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Starting Thursday, Apple's macOS will begin to display alert boxes when a 32-bit app is opened, warning users that the operating system will soon end support for the legacy technology.
According to Apple, warning messages like the one above will appear in macOS 10.13.4, the latest Mac operating system version that saw release last month. The alert pops up once per app and serves as notification of Apple's pending transition to 64-bit technology.
Clicking on "Learn More" takes users to a support document detailing the long process of shifting away from 32-bit to the more efficient 64-bit. As noted by Apple, 64-bit apps are able to access more memory and harness the power of newer technologies like Metal graphics acceleration.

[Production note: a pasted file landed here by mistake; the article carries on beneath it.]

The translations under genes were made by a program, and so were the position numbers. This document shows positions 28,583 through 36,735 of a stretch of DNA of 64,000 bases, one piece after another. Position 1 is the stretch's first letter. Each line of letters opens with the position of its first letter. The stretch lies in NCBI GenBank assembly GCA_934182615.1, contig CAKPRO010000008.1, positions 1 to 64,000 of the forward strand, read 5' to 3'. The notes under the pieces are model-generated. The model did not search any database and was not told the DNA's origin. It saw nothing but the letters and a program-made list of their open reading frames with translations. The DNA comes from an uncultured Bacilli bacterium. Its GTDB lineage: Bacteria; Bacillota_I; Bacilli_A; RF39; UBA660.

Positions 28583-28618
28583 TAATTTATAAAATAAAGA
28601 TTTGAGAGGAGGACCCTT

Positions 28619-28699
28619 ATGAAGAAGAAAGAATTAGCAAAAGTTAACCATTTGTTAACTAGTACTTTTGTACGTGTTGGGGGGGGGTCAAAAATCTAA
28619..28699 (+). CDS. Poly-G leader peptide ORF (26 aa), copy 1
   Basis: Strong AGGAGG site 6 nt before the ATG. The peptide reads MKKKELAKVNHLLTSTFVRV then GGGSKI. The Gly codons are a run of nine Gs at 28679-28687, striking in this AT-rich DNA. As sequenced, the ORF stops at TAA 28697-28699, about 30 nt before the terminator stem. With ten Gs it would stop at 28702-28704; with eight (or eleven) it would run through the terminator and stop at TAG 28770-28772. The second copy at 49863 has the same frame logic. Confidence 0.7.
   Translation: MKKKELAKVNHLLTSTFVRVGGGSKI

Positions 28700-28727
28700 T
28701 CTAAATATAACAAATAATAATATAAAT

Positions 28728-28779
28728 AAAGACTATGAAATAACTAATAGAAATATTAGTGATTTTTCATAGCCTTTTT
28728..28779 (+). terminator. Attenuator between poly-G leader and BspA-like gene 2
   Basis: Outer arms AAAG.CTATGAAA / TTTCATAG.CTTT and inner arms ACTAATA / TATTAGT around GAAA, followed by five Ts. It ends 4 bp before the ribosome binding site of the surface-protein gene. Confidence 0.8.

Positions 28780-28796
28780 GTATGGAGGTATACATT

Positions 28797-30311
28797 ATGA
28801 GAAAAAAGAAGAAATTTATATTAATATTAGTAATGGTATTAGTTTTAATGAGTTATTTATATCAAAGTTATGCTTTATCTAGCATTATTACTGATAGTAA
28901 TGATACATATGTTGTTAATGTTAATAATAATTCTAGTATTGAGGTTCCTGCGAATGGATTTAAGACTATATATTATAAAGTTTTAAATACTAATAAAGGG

The transition began almost 15 years ago with the introduction of Power Mac G5, which boasted 64-bit PowerPC processors. Since then, the company has worked with developers to optimize their apps for 64-bit compatibility.
Apple initially announced plans to kill off support for legacy 32-bit apps in macOS during last year's Worldwide Developers Conference. At the time, the company said it planned to transition its desktop OS to 64-bit just as it did iOS with iOS 11, noting macOS High Sierra would be the last macOS version to run 32-bit apps "without compromise."
A reminder was posted to Apple's developer portal in January, urging developers to update existing App Store titles. Apple mandated all new apps submitted for review be 64-bit compatible starting January 2018, a requirement that will extend to app updates in June.